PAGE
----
-Contributed by Nathalie Chernoff
During the month of August, the CHP was happy to have Nathalie Chernoff as an intern. Nathalie is a doctoral student in the Psychology Department of Lancaster University in the UK and she came to the CHP for three weeks to learn the “ins and outs” of processing archival collections.
From August 10 to September 3, 2011 I visited Akron to undertake a three-week archival internship at the Center for the History of Psychology (CHP). The majority of my time was spent learning about the preservation and dissemination work of the archive and gaining hands-on experience by processing three new collections.
The processing procedure can be broken up into three main stages.
First, the archivist assesses the collection taking into account the condition of the materials, the scope and content of the documents and undertaking some preliminary research on the subjects that the collection is related to. During my internship I processed one collection of personal papers and two collections of materials relating to specialist psychological societies.
After the initial assessment of each collection, I devised an electronic finding aid organizing the materials into relevant thematic categories and by chronological order.
After the finding aids had been compiled I re-arranged the collections into new folders and assigned box numbers in accordance with the storage plan of the archive.
At the end of my internship Special Collections Manager Rhonda Rinehart reviewed my finding aids and posted them onto the OhioLink EAD Finding Aid Repository website which is part of a public, searchable online catalogue of archival sources. In this way, any person wishing to learn about the history of psychology will be able to determine if there are materials of interest to them at the CHP.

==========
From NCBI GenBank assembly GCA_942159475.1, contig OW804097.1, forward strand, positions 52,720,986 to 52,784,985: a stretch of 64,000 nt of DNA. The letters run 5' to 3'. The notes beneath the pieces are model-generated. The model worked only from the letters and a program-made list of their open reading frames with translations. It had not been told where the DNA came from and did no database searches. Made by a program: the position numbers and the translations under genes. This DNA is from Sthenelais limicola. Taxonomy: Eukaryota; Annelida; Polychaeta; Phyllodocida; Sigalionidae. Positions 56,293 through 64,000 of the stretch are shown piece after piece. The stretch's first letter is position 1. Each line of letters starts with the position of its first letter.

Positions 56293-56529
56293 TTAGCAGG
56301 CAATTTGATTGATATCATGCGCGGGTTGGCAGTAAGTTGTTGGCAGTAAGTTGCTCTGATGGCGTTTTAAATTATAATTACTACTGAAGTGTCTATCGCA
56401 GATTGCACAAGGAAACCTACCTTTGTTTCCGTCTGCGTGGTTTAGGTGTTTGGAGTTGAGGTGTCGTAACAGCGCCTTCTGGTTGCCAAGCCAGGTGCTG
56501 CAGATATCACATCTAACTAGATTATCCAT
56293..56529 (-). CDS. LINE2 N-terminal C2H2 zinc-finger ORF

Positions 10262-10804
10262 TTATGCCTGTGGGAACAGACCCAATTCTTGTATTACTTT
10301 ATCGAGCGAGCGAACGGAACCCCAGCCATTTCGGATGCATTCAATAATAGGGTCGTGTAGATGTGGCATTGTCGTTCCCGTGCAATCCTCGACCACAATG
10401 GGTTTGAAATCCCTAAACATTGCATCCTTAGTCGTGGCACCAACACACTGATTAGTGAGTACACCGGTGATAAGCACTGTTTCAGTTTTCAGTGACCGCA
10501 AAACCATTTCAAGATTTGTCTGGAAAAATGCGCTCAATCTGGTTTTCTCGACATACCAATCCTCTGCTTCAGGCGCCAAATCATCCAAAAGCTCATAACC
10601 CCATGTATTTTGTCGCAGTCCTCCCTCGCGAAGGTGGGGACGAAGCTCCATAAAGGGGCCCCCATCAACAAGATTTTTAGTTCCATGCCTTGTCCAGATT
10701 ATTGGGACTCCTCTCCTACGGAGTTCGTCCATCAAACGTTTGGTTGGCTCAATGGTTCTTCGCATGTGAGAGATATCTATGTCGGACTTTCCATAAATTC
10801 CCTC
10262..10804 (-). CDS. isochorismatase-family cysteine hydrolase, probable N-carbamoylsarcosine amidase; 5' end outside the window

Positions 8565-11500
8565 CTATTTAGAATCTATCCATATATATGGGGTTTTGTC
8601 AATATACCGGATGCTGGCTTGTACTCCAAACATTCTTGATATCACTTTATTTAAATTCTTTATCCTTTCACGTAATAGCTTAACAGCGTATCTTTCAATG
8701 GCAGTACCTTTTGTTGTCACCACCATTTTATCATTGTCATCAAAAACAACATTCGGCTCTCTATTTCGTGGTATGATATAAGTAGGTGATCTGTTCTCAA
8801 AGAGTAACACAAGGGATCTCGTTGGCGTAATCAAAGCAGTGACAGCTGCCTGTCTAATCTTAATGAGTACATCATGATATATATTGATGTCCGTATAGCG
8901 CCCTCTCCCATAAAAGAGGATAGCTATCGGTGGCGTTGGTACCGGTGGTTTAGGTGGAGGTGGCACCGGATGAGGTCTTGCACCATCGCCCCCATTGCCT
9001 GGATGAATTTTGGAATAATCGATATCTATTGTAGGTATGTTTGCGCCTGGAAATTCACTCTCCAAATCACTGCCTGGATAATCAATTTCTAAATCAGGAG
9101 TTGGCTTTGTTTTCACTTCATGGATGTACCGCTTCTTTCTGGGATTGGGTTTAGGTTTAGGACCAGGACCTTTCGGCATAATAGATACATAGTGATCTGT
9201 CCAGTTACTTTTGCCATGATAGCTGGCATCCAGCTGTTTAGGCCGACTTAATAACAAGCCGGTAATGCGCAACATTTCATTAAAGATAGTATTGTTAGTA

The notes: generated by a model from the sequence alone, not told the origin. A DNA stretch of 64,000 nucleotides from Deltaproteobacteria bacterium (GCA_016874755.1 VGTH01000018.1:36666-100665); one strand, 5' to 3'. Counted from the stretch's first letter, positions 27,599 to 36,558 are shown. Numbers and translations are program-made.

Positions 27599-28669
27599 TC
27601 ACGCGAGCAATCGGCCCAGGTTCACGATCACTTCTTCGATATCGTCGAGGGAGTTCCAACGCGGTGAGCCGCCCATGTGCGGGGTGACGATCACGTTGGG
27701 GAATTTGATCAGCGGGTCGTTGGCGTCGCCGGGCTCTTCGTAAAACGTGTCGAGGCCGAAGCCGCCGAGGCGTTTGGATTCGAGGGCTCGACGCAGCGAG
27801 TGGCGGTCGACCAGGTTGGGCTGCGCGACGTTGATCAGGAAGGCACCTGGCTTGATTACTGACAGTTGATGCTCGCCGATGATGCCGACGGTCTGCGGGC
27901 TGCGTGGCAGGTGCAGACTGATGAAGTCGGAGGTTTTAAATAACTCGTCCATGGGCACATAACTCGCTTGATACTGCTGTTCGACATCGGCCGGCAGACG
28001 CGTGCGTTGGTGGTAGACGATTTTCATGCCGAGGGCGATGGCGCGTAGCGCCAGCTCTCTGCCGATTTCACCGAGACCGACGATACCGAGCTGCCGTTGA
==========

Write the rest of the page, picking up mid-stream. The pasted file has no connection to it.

Learning about the archiving process was particularly interesting as it required me to reflect on my previous experiences of using archives as well as imagine a wide variety of possible uses that a historian may have for a particular set of documents. There were also distinct differences between the content and purposes of the materials in the personal papers versus that of the papers pertaining to psychological societies. Learning these skills reminded me that all historical documents are subject to a mediation process which occurs at all stages of its preservation beginning with the person who creates the item, then by their heirs, then by the archivist and finally the historian.
The work that I undertook expanded my knowledge of the history of American psychology and inspired me to think more deeply about the different ways that American and British psychology are linked to one another. Thinking about the process of archiving and learning about the work of the Center for the History of Psychology also spurred me to consider new archival sources for my future research.
I particularly enjoyed the impressive CHP museum, visited by many individuals and groups every day. I am grateful for the opportunity to visit the Center for the History of Psychology, I hope to return to the archive to undertake some archival research in the future and I have no doubt that the skills that I acquired in assessing and cataloguing archival materials will useful as I continue my work in the history of psychology!